UPDATE: STATEMENT FROM J/BOATS:
“J/Boats have been in contact with the owner Andy Reid since the incident happened, in fact he will be in Newport soon on a scheduled trip already. We’re sorry to hear about the breakage and have already commenced our own internal review on the circumstances that may have led to the rudder post failure, working with our team of engineers, builders and materials specialists. In the meantime, our condolences to the delivery crew and hope that all are well and in good health and spirits despite the circumstances.”
We got news late last night that our most awesome Kiwi pal AJ Reid lost his new-last-year J/111 Django while on delivery back from Fiji. You’ll probably remember Django as the boat that won its first-ever race while handicapped by our own Mr. Clean aboard, and then went on to some great results in New Zealand and then last week’s reported finish from the Fiji Race. Here’s a note we got from crew coordinator and Doyle NZ sailmaker Andy Pilcher late last night, and you can discuss the J/111 over in the thread:
For those that haven’t heard, I’m sorry to announce that Django Racing has been abandoned about 300 miles North of Auckland, on her way home from Fiji. At approx 11:00am NZ Time this morning, in winds averaging over 50 knots and seas over 5 meters, the rudder stock snapped between the two bearings, leaving the rudder swinging underneath the boat, trying to rip itself free.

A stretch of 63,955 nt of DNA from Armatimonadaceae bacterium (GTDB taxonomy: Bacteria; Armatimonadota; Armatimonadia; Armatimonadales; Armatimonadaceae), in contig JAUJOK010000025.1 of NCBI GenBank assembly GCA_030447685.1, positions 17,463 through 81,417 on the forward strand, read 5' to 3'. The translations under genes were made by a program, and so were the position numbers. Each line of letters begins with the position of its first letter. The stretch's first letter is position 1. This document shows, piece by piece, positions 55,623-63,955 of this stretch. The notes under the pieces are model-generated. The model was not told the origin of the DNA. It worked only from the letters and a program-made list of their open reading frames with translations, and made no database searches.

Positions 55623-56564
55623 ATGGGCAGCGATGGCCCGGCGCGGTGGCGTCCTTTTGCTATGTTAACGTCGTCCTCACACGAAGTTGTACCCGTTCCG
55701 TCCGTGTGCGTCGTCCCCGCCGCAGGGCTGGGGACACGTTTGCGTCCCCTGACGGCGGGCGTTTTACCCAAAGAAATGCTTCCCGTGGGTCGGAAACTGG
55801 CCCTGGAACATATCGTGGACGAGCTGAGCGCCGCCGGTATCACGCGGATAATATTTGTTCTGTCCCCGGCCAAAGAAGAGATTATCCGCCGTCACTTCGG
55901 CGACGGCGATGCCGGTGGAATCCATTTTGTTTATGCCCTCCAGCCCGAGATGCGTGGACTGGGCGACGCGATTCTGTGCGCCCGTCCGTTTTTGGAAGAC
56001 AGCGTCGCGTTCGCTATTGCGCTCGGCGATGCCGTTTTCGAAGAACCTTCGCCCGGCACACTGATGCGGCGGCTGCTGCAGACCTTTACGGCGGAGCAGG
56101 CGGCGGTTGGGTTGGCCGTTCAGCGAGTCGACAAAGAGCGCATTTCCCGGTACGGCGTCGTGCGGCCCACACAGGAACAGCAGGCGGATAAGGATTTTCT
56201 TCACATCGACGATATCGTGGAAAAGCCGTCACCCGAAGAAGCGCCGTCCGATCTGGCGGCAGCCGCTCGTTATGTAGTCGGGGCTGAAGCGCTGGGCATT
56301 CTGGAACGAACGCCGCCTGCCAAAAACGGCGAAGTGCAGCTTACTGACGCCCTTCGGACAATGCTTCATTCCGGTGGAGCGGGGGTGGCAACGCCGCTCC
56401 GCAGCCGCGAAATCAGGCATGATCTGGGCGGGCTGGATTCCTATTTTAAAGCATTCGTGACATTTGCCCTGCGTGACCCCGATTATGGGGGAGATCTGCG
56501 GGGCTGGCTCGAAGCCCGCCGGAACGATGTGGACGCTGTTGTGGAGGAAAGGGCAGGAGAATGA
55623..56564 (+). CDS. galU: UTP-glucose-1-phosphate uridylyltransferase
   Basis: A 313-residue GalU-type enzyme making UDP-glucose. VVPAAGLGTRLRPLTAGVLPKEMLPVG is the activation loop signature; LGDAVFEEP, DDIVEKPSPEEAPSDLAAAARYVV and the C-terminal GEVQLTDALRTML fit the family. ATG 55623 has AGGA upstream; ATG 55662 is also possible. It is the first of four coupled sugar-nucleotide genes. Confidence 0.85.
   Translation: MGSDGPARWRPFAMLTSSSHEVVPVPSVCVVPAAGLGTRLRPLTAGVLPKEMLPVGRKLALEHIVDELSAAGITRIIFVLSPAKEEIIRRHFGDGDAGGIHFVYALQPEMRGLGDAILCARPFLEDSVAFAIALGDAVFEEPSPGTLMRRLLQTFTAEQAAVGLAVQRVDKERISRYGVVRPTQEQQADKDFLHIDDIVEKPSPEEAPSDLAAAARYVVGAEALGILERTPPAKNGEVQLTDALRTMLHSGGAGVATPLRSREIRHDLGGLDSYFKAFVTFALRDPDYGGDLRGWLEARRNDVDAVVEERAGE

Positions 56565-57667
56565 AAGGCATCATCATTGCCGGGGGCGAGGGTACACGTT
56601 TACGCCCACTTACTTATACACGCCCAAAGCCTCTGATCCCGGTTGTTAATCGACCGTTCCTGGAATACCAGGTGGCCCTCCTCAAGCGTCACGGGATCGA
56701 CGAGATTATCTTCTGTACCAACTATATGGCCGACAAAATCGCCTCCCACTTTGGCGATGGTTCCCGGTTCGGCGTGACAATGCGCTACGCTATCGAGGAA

The delivery crew sent out a request for assistance and set the liferaft up for immediate deployment, keeping in touch with Maritime Operations throughout the day via Satellite phone. An Airforce P-3 Orion came by the boat to do a flyover, and fortunately, NZ Navy Frigate Otago was in the region. The Navy reached Django around 6 PM on Monday evening, when the crew made a hairy but successful transfer via lifeboat onto the Frigate.
We have spoken to the crew and they’re safe and well, albeit very relieved and a bit shaken. I suspect that the reality of the situation may not have set it yet for them. Delivery skipper Ben Costello along with Bex Heilkema and Andrew Cooke all responded exceptionally well, and did everything they could have done in the most seamanlike manner. The boat was still floating when they transferred onto the frigate, and the rudder had not yet sheared off. But with large cracks appearing around the area of the bottom bearings at the time of rescue and more gales and big seas forecast, we don’t know how long she will last.
Otago is heading directly back to Auckland and we expect the crew to be safely back on land shortly. That’s all we know for now, we just wanted to let everyone know the facts as they currently stand.
Thanks for your thoughts and wishes,